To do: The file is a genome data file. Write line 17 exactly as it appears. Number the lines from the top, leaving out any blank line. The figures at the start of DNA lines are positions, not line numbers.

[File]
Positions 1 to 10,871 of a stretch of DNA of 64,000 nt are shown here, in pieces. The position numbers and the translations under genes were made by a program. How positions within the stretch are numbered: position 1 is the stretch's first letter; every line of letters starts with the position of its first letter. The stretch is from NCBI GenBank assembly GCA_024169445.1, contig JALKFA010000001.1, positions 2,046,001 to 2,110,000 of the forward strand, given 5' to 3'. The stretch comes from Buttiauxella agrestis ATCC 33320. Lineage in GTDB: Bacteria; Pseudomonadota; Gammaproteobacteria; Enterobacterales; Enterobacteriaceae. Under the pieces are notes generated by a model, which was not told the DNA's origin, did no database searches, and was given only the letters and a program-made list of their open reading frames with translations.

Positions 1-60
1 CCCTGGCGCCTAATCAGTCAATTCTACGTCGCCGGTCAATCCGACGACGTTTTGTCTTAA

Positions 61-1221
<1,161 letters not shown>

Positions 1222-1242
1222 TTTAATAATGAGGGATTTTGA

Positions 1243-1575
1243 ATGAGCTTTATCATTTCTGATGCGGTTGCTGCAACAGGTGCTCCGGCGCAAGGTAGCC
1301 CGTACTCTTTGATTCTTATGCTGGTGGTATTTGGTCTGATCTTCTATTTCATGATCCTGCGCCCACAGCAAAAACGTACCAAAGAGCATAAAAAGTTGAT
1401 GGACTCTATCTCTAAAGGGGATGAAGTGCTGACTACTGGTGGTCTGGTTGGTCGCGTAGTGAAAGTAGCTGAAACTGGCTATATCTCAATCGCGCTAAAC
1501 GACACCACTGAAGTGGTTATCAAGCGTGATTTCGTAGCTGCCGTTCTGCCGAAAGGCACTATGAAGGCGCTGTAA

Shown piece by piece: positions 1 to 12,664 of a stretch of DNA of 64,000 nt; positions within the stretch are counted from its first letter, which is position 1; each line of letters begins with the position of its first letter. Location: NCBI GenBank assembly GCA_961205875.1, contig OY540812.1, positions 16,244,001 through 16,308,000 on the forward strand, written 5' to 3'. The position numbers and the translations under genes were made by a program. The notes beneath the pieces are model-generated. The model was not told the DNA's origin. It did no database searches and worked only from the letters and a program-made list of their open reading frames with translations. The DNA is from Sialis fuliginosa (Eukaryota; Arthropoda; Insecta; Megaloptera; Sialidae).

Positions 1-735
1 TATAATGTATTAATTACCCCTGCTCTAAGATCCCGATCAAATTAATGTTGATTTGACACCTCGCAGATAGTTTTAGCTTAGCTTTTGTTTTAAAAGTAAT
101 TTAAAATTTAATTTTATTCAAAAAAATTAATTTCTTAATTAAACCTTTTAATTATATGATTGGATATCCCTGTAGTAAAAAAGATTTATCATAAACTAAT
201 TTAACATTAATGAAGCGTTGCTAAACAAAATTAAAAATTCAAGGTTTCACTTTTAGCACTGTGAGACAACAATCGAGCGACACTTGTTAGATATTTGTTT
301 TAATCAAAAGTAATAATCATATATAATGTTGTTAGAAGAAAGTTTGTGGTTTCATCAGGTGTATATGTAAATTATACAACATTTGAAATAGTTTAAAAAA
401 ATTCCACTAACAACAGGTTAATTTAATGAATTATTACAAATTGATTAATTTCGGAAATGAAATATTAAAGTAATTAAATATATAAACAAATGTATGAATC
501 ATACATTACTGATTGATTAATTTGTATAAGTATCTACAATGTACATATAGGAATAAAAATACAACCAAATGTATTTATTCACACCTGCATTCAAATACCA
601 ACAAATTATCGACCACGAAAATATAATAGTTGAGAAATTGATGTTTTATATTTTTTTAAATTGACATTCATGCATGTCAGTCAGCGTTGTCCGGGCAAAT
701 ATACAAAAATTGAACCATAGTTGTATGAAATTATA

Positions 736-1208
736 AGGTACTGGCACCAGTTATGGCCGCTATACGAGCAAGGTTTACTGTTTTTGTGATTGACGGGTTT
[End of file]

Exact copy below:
201 TTAACATTAATGAAGCGTTGCTAAACAAAATTAAAAATTCAAGGTTTCACTTTTAGCACTGTGAGACAACAATCGAGCGACACTTGTTAGATATTTGTTT